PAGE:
Palm Sunday Tornado Outbreak of 1965
A massive tornado outbreak on April 11, 1965 ranks as one of the most destructive in U.S. history, killing 256 people, injuring 500, and causing property damage of $200 million across 5 states. In Michigan, 53 people were killed by these twisters. Fourteen tornadoes struck lower Michigan, with sever tornadoes affecting Ottawa, Branch, Clinton, and Monroe Counties.

Thanksgiving weekend snowstorm of 1974

A heavy, wet snowfall pounded southern lower Michigan on Sunday December 1, 1974 and Monday December 2, 1974, the weekend of Thanksgiving. When the storm was finished, 19.3 inches fell on Detroit, making that the second heaviest snowfall of all time, the greatest of the 20th Century. Because the storm struck during the busiest weekend of the year for travelers, the impact and disruption was tremendous. This storm helped December 1974 become the second snowiest month ever recorded in Detroit, with a total of 34.9 inches.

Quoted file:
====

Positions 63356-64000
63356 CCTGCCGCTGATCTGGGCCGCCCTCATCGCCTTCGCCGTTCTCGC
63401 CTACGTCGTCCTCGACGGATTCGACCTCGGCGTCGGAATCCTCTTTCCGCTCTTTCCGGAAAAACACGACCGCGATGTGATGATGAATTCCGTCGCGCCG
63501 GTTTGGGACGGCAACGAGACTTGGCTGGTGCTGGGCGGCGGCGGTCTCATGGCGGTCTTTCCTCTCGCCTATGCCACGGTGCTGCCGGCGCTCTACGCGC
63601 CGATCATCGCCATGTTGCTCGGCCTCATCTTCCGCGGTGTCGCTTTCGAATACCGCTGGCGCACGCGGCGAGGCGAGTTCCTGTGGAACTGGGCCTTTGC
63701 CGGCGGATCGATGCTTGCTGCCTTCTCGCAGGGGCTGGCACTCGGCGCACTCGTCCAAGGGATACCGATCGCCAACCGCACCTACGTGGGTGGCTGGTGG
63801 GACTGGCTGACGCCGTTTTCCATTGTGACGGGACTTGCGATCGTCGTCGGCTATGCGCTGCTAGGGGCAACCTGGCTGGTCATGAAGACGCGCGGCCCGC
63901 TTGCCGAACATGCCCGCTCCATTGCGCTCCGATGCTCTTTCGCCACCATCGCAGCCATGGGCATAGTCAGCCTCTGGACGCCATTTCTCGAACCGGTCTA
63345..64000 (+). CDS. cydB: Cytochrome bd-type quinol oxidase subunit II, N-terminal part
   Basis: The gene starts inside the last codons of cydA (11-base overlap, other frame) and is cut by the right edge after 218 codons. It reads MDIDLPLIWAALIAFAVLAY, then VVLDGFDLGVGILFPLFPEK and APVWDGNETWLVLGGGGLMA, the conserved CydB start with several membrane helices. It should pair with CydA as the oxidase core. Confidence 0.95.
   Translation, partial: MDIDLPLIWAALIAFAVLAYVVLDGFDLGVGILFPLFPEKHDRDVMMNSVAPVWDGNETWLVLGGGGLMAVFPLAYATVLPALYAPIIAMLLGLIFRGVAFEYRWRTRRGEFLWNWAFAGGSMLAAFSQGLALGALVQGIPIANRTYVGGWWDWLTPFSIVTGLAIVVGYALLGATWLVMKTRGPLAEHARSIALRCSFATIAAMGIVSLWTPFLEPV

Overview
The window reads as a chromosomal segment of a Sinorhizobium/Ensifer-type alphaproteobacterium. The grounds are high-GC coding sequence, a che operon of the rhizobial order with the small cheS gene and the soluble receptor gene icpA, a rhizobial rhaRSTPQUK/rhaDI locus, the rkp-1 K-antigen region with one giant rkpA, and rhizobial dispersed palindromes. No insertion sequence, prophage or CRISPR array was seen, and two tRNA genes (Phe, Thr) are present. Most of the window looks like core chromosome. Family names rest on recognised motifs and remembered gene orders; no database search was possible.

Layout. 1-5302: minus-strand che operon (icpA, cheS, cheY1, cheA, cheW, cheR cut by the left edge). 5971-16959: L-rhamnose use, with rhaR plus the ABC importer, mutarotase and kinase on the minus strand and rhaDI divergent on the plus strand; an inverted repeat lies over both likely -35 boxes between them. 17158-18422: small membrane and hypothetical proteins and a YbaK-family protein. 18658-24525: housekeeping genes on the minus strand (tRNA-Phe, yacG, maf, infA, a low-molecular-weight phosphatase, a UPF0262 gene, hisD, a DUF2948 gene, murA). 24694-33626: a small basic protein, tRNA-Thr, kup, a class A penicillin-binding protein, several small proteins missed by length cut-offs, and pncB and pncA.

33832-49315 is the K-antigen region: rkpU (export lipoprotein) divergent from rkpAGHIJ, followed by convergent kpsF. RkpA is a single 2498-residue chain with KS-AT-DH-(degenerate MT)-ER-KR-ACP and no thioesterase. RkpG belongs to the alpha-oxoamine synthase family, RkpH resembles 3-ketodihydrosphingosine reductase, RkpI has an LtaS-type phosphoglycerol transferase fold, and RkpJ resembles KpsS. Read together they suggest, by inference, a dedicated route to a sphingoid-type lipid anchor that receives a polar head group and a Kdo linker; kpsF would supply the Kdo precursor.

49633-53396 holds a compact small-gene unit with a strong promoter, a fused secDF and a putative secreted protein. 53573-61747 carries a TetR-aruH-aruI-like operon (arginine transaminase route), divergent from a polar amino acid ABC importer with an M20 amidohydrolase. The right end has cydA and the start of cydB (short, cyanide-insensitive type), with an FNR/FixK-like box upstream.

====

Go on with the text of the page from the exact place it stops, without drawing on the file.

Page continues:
Winter of 1976-77
The winter of 1976-77 ranks as one of the coldest ever across lower Michigan. Detroit, Flint, and Saginaw all recorded their third coldest winters ever. In fact, January 1977 ranks as the coldest month ever in Detroit, with an average temperature of 12.8 degrees, while the normal January temperature is 24.6 degrees. Remarkably, Detroit failed to reach 32 degrees for 45 consecutive days, from December 26 to February 8. Although this summer


Saginaw Valley/Thumb Floods of 1986